Giving customer-facing employees the support, flexibility, and tools that they need to do their jobs well is the most important step insurers can take to reduce burnout.
Innovation brought on by InsurTechs makes the insurance process stress-free and completely online, and it gives consumers more flexibility than ever before to see if they should be changing their policies.
While most insurers are pursuing a combination of strategies to meet demand for a more seamless user experience, some are putting a particular emphasis on improving data utilization, particularly in the context of external data.
Millennials will constitute a significant chunk of the insurance market for the next few decades, and how they engage and make decisions differs from previous generations.
Under Musk, Twitter’s discourse becomes more of a free-for-all and not free speech. That makes inclusion of it as part of a serious, mature business plan not just a risky bet, but an irresponsible one.
Harsh market conditions, innovative entrants, and demanding clients are a few forces driving transformation in the insurance industry, but every challenge presents an opportunity.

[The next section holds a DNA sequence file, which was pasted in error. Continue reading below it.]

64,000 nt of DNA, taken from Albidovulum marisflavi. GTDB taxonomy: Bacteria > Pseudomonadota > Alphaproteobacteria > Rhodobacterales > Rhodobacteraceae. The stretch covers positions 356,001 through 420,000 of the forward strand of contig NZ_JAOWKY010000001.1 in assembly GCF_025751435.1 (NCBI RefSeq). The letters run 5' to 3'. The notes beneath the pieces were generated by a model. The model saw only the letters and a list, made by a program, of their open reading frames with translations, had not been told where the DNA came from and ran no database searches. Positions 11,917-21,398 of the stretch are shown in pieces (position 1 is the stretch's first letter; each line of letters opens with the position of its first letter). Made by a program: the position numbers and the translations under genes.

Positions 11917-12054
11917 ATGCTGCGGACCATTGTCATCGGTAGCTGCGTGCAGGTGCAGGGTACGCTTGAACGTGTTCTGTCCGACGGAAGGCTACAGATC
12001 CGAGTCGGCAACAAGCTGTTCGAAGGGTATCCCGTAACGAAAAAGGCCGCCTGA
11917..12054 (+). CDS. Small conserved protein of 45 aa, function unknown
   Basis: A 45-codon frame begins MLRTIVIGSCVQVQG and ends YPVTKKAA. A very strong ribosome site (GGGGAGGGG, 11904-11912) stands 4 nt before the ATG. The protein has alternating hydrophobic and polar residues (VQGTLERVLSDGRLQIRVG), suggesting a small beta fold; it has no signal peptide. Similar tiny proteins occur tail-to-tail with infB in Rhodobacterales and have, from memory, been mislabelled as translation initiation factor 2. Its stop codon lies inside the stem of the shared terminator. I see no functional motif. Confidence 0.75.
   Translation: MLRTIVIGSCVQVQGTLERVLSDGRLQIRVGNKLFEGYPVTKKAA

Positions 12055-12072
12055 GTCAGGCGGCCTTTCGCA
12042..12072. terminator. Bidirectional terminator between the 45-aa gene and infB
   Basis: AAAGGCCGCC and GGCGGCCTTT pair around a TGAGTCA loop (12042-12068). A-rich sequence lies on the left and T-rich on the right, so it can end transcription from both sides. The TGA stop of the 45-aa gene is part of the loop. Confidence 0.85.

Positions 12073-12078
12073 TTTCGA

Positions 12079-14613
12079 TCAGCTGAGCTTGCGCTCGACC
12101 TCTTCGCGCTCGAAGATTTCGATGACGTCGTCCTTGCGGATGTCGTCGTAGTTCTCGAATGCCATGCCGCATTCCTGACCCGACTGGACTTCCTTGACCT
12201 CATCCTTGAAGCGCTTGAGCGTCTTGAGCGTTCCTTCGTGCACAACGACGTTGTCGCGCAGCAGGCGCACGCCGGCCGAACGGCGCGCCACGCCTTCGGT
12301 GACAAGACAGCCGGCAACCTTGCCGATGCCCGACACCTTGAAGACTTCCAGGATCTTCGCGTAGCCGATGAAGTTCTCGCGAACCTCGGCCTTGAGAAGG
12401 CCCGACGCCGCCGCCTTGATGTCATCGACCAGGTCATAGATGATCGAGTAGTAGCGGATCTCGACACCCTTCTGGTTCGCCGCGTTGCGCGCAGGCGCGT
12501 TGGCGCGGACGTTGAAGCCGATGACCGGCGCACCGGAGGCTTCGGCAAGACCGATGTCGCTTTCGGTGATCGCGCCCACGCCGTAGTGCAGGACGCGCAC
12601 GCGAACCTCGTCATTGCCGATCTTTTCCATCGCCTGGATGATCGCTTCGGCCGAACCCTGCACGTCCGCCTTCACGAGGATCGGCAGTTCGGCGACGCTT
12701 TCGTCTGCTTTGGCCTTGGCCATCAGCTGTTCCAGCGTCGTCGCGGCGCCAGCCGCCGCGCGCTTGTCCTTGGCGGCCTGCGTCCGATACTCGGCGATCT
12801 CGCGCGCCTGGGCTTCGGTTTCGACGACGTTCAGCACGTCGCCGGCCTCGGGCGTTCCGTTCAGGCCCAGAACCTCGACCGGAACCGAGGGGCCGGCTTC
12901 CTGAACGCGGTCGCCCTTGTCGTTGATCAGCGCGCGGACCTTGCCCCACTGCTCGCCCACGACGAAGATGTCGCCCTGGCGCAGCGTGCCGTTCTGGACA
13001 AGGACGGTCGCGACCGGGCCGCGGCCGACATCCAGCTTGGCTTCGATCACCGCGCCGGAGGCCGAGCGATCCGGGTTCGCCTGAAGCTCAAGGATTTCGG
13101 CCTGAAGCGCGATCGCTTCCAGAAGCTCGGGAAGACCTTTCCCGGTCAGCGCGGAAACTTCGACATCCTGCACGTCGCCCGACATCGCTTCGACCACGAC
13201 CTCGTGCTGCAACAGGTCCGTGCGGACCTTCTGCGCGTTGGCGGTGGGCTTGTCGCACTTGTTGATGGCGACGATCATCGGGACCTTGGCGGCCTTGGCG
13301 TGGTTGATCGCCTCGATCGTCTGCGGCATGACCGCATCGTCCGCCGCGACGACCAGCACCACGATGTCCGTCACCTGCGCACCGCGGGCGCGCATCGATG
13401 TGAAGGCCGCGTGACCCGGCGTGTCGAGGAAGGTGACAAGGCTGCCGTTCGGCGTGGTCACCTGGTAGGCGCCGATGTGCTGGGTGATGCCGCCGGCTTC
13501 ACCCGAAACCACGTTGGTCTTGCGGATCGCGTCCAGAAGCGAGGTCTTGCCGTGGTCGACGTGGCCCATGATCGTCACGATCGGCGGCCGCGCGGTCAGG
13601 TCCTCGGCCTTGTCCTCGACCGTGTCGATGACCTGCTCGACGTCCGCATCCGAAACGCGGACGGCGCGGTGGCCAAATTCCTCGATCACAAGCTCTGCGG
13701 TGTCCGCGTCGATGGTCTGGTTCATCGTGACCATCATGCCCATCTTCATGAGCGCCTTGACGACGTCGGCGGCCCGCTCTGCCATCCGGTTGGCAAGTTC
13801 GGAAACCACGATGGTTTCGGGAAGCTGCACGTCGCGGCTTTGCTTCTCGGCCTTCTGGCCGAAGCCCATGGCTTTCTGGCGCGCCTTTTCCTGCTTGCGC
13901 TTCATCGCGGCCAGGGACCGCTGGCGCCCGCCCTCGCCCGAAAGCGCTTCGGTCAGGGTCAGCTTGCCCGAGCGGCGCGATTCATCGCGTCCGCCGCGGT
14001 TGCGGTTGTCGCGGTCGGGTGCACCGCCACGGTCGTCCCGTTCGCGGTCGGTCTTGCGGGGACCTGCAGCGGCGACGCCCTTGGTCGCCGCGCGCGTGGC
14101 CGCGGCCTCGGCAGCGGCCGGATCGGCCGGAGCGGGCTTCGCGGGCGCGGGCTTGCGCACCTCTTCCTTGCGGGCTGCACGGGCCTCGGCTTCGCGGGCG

For any life insurer, future success means resonating with demographically diverse generations of new consumers where they live—and that’s increasingly in a digital world.
With potentially reduced demand for insurance services, and more regulations, insurance brokers need to run a crisis-proof—or at least crisis-resistant—operation.
With insurance carriers in the post-pandemic era showing an inclination to replace legacy billing systems/manual billing processes with modern billing platforms, here are 10 key features to consider, along with five success factors.
Insurers are re-shaping their roles and value propositions with customers in mind, transforming into data driven, value-based entities.